Signed App seapp_contexts

By default, most platform developers set their apps to be signed with the platform key by using LOCAL_CERTIFICATE := PLATFORM in make or certificate: platform in blueprints. All apps signed by the platform key get assigned the platform_app SELinux label by default and have elevated privileges and access to protected broadcasts and permissions.

That approach falls flat when using GSIs though, as the “platform” key is now recognized to be the key used to sign the GSI, which might differ from the one used to generated the /vendor parts.

A better approach is to generate separate keys for apps in the vendor image and get SELinux to recognize them.

Side note: This still leaves the issue unsolved at the framework level. Android’s frameworks-base defines lots of permissions and broadcasts with the protectionLevel=signature, which means only apps signed with the platform key can utilize them. Very few permissions are set as signature|privileged, which means they are not avilable by default, but can be granted through privapp-permissions.xml, see Privileged Permissions Whitelisting.

This approach still only works for system applications though. For apps on /vendor an additional vendorPrivileged clause in the protectionLevel is needed, see for example the permission BIND_IMS_SERVICE, which is vendor-accessible: AndroidManifest.xml.

Certs & Inclusion

./development/tools/make_key \
    app_cert \
    "/C=US/ST=California/L=Mountain View/O=Android/OU=Android/CN=Android/"

Generates app_cert.pk8 and app_cert.x509.pem

Include the cert:

android_app_certificate {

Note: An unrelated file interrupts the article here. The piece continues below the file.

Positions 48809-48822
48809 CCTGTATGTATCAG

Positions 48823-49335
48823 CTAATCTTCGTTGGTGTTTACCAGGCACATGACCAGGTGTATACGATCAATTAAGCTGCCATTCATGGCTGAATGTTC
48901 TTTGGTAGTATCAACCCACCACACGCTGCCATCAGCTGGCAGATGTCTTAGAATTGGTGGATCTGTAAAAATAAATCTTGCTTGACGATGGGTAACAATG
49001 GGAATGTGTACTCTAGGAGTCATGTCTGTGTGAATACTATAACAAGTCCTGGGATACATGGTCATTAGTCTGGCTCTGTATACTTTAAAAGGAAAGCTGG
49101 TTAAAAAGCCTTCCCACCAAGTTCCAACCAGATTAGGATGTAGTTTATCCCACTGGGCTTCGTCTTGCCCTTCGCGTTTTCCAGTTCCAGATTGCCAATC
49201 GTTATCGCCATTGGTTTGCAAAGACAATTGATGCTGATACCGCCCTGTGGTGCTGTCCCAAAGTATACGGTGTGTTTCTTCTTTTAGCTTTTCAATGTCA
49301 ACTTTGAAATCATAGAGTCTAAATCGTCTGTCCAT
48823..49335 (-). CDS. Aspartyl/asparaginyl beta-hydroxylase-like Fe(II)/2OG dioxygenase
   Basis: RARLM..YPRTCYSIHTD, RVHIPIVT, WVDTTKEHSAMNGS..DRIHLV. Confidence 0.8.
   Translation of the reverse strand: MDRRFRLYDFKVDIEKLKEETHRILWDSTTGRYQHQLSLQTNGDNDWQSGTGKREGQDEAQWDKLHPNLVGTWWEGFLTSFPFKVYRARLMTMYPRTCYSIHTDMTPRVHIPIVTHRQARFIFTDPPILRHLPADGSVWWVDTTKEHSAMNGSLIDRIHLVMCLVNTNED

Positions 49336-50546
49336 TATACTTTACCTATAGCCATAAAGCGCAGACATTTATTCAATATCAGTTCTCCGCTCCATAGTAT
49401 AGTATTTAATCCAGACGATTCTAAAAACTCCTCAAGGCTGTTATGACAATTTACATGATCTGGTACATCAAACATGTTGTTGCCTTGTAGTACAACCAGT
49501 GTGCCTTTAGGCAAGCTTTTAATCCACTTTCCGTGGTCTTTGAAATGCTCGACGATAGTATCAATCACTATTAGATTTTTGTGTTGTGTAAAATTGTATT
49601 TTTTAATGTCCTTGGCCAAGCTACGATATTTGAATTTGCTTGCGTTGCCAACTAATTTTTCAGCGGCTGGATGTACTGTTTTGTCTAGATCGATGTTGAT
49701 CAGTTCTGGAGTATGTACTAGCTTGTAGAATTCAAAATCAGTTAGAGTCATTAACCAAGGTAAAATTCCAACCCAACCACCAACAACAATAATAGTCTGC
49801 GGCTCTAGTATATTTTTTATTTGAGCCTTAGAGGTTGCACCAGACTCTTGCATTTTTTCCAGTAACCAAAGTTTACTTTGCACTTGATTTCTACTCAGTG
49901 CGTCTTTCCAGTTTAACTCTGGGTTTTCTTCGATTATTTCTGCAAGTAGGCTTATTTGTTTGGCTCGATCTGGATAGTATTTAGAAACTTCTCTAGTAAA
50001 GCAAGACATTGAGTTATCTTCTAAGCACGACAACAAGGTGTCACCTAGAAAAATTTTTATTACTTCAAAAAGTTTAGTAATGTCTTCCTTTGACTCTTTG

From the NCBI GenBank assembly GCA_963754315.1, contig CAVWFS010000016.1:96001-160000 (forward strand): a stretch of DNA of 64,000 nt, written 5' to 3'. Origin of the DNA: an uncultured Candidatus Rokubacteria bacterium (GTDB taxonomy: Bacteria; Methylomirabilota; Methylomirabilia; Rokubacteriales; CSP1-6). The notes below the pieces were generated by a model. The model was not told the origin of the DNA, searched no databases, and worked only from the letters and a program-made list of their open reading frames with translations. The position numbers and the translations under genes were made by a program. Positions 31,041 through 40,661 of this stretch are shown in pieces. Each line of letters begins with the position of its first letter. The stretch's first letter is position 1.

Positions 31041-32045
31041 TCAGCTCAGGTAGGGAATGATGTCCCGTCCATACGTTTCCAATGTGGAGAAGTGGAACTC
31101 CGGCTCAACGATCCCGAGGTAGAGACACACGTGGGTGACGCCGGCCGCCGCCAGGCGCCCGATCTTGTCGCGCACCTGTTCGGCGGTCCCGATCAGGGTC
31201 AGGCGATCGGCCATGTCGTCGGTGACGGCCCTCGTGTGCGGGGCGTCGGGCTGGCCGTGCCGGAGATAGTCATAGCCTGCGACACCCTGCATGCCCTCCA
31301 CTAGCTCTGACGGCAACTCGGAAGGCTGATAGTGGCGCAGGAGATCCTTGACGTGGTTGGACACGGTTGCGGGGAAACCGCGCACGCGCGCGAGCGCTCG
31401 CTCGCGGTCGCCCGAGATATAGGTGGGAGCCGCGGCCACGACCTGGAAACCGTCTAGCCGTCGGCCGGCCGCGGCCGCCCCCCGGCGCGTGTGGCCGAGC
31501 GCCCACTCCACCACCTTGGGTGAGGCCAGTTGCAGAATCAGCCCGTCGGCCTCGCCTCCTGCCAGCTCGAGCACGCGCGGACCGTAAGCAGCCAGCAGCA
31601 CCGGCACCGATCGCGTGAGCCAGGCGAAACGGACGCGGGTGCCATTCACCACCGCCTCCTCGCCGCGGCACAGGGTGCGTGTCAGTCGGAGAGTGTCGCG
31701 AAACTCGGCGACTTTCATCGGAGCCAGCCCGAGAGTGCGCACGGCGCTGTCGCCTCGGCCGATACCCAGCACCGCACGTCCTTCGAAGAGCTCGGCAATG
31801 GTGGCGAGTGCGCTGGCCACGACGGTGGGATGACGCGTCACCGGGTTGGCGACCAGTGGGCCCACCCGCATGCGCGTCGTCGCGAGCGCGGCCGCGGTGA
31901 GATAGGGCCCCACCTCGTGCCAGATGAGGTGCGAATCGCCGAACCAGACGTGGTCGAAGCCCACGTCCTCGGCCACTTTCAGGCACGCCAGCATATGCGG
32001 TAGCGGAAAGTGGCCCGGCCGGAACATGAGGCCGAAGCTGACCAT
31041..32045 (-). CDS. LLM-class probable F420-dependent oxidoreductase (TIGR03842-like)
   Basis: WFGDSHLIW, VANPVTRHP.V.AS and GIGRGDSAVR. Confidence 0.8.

name: "ModemConfig_app_cert",
    certificate: "app_cert",

android_app {
    name: "ModemConfig",
    // Change this:
    //certificate: "platform",
    // To this:
    certificate: ":ModemConfig_app_cert",
    // [...]

Exotic files

First, let SELinux recognize any signature by the app_cert key, as defined by the public key file app_cert.x509.pem, as the signer value @MODEMCONFIG.


ALL : SonyOpenTelephony/ModemConfig/app_cert.x509.pem

The ALL statement is a shorthand for USER, USERDEBUG and ENG. You could also define this certificate to only be valid for debugging.

MAC stands for Mandatory Access Control. This file translates recognized signer values into seinfo values that sepolicy vectors can understand and use.


    <signer signature="@MODEMCONFIG" >
        <seinfo value="modemconfigapp" />


Now, onto the labeling. App SELinux context recognition has a different syntax than e.g. file_contexts or service_contexts.


user=_app seinfo=modemconfigapp isPrivApp=true domain=modemconfig_app type=app_data_file

Note: For seapp_contexts, the syntax is a bit confusing. user, seinfo, name and isPrivApp are matching selectors. domain and type are assignments.

Thus, the previous statement reads:

Match any app running under the _app user (e.g. not system user), with a signature that translates to the modemconfigapp seinfo value, with the name, which is a privileged app.

Assign that app the modemconfig_app domain and for its data directory under /data/, use the app_data_file label.

Now we can actually write policy for the application.


type modemconfig_app, domain;
# [...]

For more information, see the AOSP sources: keys.conf, mac_permissions.xml, seapp_contexts, post_process_mac_perms.

Thanks Luk for the inspiration, see this commit and this gist.

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